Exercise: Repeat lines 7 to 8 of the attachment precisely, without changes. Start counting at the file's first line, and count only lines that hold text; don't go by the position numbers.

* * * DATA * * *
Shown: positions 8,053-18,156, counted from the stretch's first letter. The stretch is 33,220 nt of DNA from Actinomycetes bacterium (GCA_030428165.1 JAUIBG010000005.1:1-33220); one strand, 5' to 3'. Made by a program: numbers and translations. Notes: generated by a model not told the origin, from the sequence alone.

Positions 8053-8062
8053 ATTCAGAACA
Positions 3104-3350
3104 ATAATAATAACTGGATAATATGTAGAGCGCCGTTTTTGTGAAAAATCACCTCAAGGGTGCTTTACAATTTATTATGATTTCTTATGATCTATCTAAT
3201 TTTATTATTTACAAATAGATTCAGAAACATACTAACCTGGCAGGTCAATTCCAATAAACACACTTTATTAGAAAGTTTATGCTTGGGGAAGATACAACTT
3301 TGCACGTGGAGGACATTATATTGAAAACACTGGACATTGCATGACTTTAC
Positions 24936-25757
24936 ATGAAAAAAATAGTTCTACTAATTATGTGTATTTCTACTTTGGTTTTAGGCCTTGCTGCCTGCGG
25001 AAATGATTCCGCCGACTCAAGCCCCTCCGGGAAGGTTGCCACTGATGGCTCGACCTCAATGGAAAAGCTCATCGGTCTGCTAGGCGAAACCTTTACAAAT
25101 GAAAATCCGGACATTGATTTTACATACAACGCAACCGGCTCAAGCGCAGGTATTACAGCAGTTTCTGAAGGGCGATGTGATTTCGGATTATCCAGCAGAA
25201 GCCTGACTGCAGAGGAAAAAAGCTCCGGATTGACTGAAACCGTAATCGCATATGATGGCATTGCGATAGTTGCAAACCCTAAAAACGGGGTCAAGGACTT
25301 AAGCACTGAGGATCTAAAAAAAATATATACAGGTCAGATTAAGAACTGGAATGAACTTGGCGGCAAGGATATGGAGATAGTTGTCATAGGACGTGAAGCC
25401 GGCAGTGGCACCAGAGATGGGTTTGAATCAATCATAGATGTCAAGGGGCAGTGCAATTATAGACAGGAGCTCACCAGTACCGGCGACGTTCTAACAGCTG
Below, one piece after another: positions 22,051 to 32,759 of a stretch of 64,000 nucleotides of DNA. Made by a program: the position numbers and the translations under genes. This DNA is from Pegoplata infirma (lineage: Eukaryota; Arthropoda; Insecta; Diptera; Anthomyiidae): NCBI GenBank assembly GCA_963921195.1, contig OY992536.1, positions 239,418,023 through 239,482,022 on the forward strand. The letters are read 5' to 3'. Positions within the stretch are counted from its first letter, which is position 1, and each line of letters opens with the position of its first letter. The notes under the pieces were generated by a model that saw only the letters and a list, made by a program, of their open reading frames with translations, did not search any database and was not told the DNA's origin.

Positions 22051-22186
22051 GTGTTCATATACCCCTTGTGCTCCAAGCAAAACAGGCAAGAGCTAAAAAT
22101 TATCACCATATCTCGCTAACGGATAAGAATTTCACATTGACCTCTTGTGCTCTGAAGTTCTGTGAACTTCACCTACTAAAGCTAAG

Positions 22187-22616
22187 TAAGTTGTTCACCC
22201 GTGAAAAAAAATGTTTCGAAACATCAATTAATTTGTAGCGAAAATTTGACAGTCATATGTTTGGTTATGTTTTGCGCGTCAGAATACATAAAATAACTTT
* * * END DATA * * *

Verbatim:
3301 TGCACGTGGAGGACATTATATTGAAAACACTGGACATTGCATGACTTTAC
Positions 24936-25757